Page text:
New Lookout Apple Watch App Helps Locate Lost iPhones – Review and Test Drive
Several decades ago, my father, the CEO of Spiratone, at the time the country’s largest supplier of photographic accessories, came up with the idea of a gadget bag that would alert the photographer if someone were to pick it up.
The system, which was considered advanced for its time, involved a motion sensitive switch that was controlled with a special key for arming and disarming the system, and an electro-mechanical buzzer that was quite loud and would latch on when set off by just moving the bag. There was no microprocessor, no Bluetooth, yet it worked quite well and earned plaudits in Popular Photography and Modern Photography magazines.
Fast forward to today: my biggest concern is the possibility of leaving my Apple iPhone behind. I briefly did that at a casino, having placed the space grey/black iPhone, in a black case, face down on the black surface of a slot machine and blithely walked away. I realized this minutes later and, because the phone blended in so well with the surface it was on, found it undisturbed where I had left it.
My concern would have been unnecessary had I already had Lookout’s Apple Watch app installed. The app, which took seconds to install on my iPhone 6s Plus, will automatically issue an alert on the watch if separated from the phone (it uses Bluetooth to determine the range).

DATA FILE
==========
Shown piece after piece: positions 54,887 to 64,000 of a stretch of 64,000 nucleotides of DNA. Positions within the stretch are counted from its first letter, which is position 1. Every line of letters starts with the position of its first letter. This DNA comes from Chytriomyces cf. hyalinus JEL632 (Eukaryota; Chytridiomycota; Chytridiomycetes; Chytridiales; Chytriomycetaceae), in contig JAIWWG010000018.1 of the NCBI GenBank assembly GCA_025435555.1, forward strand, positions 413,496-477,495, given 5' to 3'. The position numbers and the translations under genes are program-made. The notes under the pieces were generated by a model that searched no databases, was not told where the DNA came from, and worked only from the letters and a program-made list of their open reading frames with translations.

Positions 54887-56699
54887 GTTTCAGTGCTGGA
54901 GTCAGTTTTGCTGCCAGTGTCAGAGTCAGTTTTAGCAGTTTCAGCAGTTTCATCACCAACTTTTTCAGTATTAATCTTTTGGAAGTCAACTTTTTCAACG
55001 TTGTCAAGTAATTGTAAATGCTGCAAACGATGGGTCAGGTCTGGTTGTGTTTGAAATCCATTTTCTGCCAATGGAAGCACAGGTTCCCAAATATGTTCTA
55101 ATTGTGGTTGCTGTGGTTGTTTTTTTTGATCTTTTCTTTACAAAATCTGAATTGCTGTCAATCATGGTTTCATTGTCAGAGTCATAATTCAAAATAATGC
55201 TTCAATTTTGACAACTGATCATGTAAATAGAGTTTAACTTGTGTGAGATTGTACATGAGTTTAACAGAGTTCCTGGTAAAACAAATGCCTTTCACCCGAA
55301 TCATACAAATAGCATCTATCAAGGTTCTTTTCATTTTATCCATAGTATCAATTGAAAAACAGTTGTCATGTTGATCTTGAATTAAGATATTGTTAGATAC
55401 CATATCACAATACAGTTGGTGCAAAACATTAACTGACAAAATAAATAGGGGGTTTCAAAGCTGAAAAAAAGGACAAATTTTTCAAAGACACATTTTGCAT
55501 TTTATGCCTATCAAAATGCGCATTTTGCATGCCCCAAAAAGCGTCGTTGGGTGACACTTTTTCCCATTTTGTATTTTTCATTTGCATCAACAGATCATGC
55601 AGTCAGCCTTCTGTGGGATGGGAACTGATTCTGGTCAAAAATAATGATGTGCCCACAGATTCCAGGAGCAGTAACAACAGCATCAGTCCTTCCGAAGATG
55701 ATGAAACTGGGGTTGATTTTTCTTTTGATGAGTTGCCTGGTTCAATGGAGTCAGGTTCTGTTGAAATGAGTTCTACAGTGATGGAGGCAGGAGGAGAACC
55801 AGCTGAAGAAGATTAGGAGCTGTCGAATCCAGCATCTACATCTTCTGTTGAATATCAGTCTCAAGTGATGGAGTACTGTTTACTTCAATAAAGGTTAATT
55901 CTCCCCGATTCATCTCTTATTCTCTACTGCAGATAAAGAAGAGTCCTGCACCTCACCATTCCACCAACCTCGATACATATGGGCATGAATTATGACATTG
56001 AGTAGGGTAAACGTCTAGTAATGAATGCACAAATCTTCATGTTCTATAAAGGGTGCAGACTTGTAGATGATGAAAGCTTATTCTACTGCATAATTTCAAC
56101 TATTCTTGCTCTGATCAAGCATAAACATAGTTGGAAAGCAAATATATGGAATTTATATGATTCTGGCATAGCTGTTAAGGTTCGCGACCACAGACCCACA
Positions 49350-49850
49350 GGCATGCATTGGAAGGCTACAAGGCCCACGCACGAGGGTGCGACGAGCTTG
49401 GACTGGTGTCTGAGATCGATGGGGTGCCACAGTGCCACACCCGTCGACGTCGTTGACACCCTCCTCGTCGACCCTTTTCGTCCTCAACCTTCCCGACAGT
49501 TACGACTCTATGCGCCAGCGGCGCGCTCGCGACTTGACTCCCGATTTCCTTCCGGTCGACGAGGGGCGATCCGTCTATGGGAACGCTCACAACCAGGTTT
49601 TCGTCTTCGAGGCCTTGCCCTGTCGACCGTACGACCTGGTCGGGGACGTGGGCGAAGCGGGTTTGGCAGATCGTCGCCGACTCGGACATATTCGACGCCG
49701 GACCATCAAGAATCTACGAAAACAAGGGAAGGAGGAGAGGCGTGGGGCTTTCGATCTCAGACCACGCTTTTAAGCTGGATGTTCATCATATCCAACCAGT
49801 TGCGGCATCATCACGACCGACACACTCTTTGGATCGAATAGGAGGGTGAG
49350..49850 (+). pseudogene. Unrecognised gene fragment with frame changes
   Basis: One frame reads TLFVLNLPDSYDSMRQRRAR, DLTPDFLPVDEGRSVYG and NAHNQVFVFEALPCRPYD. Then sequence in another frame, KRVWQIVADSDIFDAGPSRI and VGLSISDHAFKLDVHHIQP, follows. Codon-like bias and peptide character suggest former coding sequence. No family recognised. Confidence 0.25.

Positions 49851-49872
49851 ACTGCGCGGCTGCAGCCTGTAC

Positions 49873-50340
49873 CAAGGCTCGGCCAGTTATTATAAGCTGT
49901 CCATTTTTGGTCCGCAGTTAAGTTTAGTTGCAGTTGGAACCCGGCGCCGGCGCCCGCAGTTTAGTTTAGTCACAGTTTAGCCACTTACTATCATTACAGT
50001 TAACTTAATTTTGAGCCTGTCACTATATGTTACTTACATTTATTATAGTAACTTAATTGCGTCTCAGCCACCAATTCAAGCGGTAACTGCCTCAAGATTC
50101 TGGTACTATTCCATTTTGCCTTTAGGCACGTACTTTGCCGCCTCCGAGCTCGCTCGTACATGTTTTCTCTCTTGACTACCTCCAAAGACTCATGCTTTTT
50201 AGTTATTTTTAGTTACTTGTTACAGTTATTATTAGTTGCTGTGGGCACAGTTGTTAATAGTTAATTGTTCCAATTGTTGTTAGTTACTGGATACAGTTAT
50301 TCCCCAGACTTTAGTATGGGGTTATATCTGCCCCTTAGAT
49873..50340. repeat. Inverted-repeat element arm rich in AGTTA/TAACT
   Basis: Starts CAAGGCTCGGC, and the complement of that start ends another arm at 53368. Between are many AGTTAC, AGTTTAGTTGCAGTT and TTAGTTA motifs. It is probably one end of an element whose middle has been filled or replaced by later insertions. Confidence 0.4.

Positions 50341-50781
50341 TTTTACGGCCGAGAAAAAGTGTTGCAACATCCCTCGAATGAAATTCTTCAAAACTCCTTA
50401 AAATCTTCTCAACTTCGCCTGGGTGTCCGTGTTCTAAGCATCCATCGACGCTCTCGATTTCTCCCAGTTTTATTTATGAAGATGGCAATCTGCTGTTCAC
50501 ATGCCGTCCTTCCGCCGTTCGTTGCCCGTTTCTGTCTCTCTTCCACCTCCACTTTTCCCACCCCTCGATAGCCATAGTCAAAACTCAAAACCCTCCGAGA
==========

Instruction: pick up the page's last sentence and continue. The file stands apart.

The app runs simultaneously on both devices and its leash code, which the security company explains enables its distance meter and notifications, runs on the phone in the background. While there’s no fixed distance in terms of how far one might stray from one’s phone, as it is impacted by the environment and the number of similar devices nearby, once I walked out of my office, just outside the door, my watch immediately alerted me that “Your phone is almost out of range.”
If I don’t know where my phone is, I could set off a siren (which works even if the phone is on silent) and the heat map tells me if I am warm or cold when attempting to locate the errant device. The heat map, scream screen, and last location indicator all run directly on the watch.
The scream function works quite well and never failed to function. I’ve also been alerted every time I walked away from the device (deliberately, for testing), and I have not received any false alarms.
People leave their phones behind in the oddest places and too often fail being reunited with them. While there’s no guarantee, the Lookout Apple Watch app – which is free – is a good way to help ensure you aren’t one of the unlucky.
(Photo: Accura Media Group)